Here are highlights of the Department of Education’s proposed rules on standards and assessments under the “No Child Left Behind” Act of 2001:
- States must develop content standards in at least mathematics and reading and, beginning in the 2005-06 school year, in science. A state’s academic-content standards may cover more than one grade. At the high school level, the standards must define the core knowledge that all high school students are expected to achieve, independent of course titles or years completed.
- States also must develop academic achievement standards for students that describe at least three levels of achievement: basic, proficient, and advanced. They must describe, in narrative form, the competencies associated with each achievement level and the “cut scores” on tests that separate one achievement level from another. States must develop academic achievement standards for every grade and subject tested, even if the state’s content standards cover more than one grade.
- To meet the testing requirements under the law, states may include, in their testing systems, either criterion-referenced or norm-referenced tests, or both, and a combination of state and local assessments. Norm-referenced tests, however, must be augmented with additional items to measure “fully and accurately” the depth and breadth of the state’s standards, and they must report results in terms of the state’s student- achievement levels.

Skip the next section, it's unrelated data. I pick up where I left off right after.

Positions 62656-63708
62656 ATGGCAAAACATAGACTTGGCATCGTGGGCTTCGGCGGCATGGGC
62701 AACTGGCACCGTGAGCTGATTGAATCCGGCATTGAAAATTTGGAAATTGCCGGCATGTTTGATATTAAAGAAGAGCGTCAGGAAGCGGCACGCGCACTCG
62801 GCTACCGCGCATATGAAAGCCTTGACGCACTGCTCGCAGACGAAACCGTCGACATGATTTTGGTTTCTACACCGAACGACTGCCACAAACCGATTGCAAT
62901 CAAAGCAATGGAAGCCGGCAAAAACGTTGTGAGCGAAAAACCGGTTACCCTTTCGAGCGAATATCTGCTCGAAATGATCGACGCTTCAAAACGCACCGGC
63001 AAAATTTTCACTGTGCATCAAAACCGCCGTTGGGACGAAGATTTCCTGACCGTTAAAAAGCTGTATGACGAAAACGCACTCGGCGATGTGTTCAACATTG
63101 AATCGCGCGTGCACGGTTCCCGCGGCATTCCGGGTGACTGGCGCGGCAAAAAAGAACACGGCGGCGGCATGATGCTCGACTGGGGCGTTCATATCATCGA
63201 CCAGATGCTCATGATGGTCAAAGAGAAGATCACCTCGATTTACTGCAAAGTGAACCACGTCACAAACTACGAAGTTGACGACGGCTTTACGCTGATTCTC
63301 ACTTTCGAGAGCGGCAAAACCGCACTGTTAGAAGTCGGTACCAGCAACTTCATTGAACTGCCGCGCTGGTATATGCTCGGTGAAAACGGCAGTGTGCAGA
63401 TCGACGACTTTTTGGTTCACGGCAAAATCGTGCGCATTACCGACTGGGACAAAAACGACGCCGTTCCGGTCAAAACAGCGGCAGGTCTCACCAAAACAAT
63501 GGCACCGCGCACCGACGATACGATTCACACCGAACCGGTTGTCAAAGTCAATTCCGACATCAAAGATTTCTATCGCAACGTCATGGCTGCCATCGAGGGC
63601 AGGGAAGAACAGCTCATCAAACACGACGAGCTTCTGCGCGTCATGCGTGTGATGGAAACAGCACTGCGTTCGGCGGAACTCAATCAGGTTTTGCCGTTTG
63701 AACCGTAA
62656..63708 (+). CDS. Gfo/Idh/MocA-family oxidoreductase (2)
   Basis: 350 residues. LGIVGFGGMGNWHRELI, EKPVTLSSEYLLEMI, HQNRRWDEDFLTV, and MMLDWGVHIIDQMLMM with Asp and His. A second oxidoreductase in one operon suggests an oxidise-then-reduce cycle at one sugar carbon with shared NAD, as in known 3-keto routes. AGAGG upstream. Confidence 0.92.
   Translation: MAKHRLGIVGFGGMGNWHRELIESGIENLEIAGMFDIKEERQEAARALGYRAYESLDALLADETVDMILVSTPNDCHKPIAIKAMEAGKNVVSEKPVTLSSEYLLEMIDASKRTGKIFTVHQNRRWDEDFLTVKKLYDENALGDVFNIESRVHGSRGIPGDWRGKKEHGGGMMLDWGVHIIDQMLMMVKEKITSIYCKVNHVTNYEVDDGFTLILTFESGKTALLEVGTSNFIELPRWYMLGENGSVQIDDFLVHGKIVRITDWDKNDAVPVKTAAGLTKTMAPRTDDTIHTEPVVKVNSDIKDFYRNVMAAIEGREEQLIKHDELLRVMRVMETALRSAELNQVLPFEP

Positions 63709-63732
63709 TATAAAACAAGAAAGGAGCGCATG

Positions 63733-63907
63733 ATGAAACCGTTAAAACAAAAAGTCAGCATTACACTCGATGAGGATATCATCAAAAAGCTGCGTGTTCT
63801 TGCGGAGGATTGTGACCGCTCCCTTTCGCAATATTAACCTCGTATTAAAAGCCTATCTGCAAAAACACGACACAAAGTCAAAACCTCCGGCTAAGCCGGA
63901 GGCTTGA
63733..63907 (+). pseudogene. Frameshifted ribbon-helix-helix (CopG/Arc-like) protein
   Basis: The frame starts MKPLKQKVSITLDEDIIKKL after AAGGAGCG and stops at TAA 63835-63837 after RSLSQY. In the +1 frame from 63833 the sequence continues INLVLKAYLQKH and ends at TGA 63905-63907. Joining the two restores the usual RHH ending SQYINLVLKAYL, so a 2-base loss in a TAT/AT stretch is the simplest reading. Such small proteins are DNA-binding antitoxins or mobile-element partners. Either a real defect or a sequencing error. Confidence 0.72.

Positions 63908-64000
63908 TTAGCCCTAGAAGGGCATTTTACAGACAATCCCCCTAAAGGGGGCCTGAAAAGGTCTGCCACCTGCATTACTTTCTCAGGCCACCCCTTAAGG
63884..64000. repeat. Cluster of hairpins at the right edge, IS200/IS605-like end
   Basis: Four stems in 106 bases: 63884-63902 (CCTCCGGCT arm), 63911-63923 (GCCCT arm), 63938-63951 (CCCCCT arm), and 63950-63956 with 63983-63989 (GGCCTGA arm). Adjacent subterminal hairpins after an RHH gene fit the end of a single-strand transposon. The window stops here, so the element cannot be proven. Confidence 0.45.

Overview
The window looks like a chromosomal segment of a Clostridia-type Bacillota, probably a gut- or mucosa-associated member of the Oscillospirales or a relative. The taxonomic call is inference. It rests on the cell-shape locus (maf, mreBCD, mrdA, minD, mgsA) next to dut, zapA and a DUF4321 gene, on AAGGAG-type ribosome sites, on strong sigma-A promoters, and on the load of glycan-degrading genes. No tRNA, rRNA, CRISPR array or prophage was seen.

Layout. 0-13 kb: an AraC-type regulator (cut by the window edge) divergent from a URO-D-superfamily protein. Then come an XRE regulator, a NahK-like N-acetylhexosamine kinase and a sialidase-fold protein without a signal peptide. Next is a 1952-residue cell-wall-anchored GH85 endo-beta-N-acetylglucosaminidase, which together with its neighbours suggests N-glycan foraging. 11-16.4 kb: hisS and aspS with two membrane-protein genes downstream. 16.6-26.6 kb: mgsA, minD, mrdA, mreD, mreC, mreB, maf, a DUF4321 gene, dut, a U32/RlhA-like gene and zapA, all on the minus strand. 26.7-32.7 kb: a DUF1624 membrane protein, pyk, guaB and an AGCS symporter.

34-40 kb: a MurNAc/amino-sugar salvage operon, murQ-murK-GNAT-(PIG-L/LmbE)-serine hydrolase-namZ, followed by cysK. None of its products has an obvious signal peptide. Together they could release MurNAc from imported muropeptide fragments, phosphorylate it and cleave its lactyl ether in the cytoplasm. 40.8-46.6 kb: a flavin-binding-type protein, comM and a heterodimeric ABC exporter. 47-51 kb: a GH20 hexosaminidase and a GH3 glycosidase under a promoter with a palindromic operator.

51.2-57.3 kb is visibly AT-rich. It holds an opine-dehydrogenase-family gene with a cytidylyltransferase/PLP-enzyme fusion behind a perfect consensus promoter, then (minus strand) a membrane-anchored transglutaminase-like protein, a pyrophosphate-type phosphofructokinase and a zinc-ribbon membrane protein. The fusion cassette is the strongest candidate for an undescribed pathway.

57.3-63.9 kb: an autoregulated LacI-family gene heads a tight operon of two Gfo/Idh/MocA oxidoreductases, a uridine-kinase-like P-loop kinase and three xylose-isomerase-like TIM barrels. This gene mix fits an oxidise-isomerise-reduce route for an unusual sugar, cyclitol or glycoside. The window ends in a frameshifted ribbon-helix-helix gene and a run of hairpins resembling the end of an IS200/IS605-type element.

- A state that includes local tests in its testing system must demonstrate that such tests are of “equivalent content, rigor, and quality” to make a “fair, rational, and consistent determination” of the annual progress of schools and districts across the state. States must review and approve each local assessment to ensure that it meets or exceeds the state’s technical criteria. States must be able to aggregate local test results “with confidence” to determine whether the state has made adequate yearly progress.
- States may rely exclusively on local tests only if they can prove that they lack sufficient authority under state law to adopt content and achievement standards and tests that would apply to all students in the state’s public schools. Such states would still have to establish technical criteria and a review process for evaluating district standards and tests, and they would still have to be able to aggregate test results across districts.
- Each state must determine the minimum number of students needed to report data for disaggregated subgroups that are statistically reliable. States must make every effort to maximize the use of disaggregated data while protecting the privacy of individual students.
The draft regulations and the notice on the “negotiated rulemaking” process are available online at www.ed.gov/nclb/rulemaking/. They were to be published in the Federal Register late last week.
A version of this article appeared in the March 06, 2002 edition of Education Week as The Department’s Draft Rules